Lost Worlds

When art and science meet. It’s a story that is very familiar to Julius Csotonyi, having started his academic career in science before paving a successful career as a natural history and palaeo-artist. Julius lives and works in Canada and has had no formal art training. Instead, he followed his academic studies in science, completing degrees in Ecology and Environmental Biology, and later a PhD in microbiology with a number of published research papers to his name. As a child, he liked to draw and paint and his science-art journey was further rekindled during his tertiary studies. Julius began creating illustrations of ancient creatures and landscapes, which were published in Prehistoric Times. Today, his artwork has been published in many books and exhibited in museum displays around the world. I’ve been in awe of seeing Julius Csotonyi’s work and to have the opportunity to speak with him in person was even more special.

Julius is passionate about promoting science to the public, an interest that has evolved from a scientific research background to scientific illustration. His goal is “To produce scientifically accurate and aesthetic reconstructions of subjects that can’t be seen alive because of their prehistoric age”. He seeks a number of science engagement channels; including press releases, outreach science education, and museum exhibits. He has also taken part in live art performances at museums for institutional fundraising. Another growing passion of his is to support book projects with an emphasis on children’s literature, in particular for education and conservation. Julius acknowledges that authors have a strong conservation message in their writing and books are a powerful medium to influence young people. Julius engages with scientific illustration for children’s books, a field that resonated with my own interests in palaeoart.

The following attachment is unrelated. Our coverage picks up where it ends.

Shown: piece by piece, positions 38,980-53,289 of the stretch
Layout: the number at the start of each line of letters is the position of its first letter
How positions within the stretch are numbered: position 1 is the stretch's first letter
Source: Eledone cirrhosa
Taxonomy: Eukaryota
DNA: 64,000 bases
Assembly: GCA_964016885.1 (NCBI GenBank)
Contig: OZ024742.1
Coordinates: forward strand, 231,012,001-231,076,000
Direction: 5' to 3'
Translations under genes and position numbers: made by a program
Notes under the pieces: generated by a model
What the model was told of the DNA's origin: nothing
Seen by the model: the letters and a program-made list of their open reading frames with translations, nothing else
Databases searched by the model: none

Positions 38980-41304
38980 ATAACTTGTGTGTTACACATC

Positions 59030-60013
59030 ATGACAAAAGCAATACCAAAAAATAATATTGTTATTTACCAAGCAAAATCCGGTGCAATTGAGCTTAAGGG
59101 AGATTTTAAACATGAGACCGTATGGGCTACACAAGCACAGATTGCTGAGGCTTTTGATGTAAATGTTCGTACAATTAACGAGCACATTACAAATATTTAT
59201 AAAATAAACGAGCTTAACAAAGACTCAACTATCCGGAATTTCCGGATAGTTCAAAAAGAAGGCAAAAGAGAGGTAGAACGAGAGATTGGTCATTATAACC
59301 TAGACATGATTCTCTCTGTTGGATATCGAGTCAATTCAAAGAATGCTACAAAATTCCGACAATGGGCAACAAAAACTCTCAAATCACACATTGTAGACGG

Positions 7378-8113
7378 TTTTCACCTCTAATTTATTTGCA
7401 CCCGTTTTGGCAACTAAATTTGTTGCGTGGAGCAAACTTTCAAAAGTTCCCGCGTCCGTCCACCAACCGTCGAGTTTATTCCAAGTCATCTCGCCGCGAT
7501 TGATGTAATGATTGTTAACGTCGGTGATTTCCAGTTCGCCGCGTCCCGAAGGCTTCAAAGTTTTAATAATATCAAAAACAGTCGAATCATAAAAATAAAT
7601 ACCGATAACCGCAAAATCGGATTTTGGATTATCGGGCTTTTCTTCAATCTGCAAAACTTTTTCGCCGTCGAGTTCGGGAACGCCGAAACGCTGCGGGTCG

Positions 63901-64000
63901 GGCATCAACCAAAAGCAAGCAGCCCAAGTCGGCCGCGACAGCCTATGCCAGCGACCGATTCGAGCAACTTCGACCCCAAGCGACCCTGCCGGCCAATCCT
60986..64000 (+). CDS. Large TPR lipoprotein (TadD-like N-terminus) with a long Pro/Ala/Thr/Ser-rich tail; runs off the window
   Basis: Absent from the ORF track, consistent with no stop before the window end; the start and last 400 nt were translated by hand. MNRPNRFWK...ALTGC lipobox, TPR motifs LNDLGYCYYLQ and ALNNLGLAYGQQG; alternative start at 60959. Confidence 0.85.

Julius devoted attention to the challenges within the field of palaeoart – how to interpret scientific findings seen in fossils, mummifications and other traces of evidence. Appling ecological knowledge also helps fill in the gaps of knowledge. One of the advantages with digital illustration is to gradually build up the layers and edit as necessary – particularly as new scientific findings arise.

Today, Julius work merges a number of techniques including photography, traditional and digital painting to recreate lost worlds. For traditional painting he works with a range of media, including coloured pencil, watercolour and acrylic paint. For photographic compositions he blends photographs he has taken from around the world and adds texture mapping, highlights and shadows to produce photo-realistic past environments. The process appeared time consuming with much patience needed. His third technique is digital painting using a tablet and stylus. He confessed this was his favourite option, since digital painting allows the option to edit as needed.

Julius’s work has been published with the National Geographic Magazine and Scholastic Inc. and exhibited in museums, including Royal Ontario Museum, Houston Museum of Natural Science, Tyrrell Museum and Natural History Museum of Los Angeles County. He has recently published a book ‘The Paleoart of Julius Csotonyi: Dinosaurs Sabre-Tooths and Beyond’, showcasing many pieces of his artwork. He acknowledges that digital technologies are influential and experimenting with 3D art may soon be on the horizon. I can’t wait to see where art, science and technology take him next.

 

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